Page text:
678.1 Where a respondent cannot be found after reasonable efforts have been made to serve the respondent with a notice of appeal or notice of an application for leave to appeal, service of the notice of appeal or the notice of the application for leave to appeal may be effected substitutionally in the manner and within the period directed by a judge of the court of appeal.
R.S., 1985, c. 27 (1st Supp.), s. 140; 1992, c. 1, s. 60(F).


Rules may permit substituted service on notice, but when they do, they require a high standard of proof.[2]

  1. E.g.
    NS: Rule 91.04 Civil Procedure Rules
  2. e.g. see R v Goodhart, 2012 ABQB 712 (CanLII) - substituted notice to accused quashed

Late Notice

Section 678(2) provides that where late notice is given:

Extension of time
(2) The court of appeal or a judge thereof may at any time extend the time within which notice of appeal or notice of an application for leave to appeal may be given.
R.S., c. C-34, s. 607; 1972, c. 13, s. 53; 1974-75-76, c. 105, s. 16.


An extension of time for filing and service of notice of appeal typically consideration of: [1]

(a) Whether the applicant showed a bona fide intention to appeal within the appeal period;
(b) Whether the applicant has acted with reasonable diligence or has reasonable excuse for delay; and
(c) Whether there is merit to the proposed appeal.

The principle of "finality" recognizes that due process has temporal limits and can be extinguished in time.[2]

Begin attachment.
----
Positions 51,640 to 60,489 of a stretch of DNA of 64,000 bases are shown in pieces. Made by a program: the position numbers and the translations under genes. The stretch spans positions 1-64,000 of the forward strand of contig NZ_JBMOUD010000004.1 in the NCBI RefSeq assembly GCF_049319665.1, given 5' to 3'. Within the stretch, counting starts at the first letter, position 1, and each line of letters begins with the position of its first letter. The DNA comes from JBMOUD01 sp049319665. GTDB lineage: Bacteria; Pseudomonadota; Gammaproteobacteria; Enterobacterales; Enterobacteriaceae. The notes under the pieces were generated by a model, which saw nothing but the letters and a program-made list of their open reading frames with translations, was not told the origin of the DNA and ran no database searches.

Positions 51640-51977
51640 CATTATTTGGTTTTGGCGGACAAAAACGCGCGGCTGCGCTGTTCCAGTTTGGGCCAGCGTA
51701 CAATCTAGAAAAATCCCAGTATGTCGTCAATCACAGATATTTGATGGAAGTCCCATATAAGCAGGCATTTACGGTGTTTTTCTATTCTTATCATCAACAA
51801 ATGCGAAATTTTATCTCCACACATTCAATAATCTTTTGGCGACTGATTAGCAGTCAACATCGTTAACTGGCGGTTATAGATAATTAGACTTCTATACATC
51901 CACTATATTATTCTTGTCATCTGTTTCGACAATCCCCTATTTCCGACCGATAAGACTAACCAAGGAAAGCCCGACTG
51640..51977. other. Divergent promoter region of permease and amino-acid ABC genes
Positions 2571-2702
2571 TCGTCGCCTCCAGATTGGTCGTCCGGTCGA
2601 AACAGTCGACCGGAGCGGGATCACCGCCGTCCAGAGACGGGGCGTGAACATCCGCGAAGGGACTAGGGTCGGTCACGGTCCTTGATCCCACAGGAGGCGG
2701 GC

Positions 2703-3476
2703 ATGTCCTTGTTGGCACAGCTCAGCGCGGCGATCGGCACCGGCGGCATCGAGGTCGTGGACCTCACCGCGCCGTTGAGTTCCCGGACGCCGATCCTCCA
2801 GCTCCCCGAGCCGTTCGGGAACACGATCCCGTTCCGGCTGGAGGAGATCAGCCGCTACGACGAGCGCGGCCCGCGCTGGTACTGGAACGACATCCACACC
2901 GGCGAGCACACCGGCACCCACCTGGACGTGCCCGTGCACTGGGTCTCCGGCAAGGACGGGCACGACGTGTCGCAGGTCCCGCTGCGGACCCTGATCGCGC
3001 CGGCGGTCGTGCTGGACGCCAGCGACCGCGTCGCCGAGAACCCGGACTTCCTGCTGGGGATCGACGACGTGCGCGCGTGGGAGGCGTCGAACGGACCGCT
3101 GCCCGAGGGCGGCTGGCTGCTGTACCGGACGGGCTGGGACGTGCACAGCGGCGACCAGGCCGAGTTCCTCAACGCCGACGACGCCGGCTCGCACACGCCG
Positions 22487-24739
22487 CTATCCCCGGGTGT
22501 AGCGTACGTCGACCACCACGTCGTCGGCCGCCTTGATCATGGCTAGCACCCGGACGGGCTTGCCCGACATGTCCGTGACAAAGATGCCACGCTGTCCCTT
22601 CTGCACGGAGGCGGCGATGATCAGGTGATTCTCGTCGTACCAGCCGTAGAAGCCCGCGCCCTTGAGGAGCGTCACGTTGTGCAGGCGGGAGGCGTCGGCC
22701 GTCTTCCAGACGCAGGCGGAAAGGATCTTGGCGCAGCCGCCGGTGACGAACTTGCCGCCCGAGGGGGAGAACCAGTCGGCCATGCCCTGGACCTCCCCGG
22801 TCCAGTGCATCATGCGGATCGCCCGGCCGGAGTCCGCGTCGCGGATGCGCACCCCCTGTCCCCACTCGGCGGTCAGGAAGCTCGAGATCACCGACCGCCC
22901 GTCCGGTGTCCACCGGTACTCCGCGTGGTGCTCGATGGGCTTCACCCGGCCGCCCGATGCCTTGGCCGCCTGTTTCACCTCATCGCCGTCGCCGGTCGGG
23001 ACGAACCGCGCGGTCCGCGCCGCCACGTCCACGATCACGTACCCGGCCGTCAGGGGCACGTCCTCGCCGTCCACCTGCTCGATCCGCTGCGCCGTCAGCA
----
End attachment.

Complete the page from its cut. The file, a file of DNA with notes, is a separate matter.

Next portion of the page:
The factor of merit to the appeal is not a "difficult threshold". It only requires that the appellant show a "realistic grounds which, if established, appear of sufficient substance to be capable of convincing a panel of the court to allow the appeal".[3] In New Brunswick, it must "demonstrate a serious chance of success".[4] While in Saskatchewan, it must have a "reasonably arguable ground"[5]

In determining if there is an "arguable issue", the issue should be "reasonably specific". The chambers judge should not consider "evidence nor arguments relevant to the outcome".[6]

Open-Ended List
The factors are not a fixed list.[7] Other suggested factors include:[8]

  1. whether the consequences of conviction were out of proportion to the penalty imposed;
  2. whether the Crown will be prejudiced; and
  3. whether the applicant has “taken the benefit of the judgment:”

The judge has no jurisdiction to correct service retroactively.[9]

If "service of the notice of appeal is out of time and thereafter an order is made extending the time for service, the notice of appeal must be re-served within the extended time".[10]

  1. R v Donaldson,2005 SKQB 479 (CanLII)
    R v Menear, 2002 CanLII 7570 (ON CA), [2002] O.J. No. 244. At para 20
    R v Spencer, 2015 NSCA 99 (CanLII)
    R v REM, 2011 NSCA 8 (CanLII)
  2. R v Letiec, 2015 ABCA 123 (CanLII) at para 7
    R v Canto, 2015 ABCA 306 (CanLII) at para 10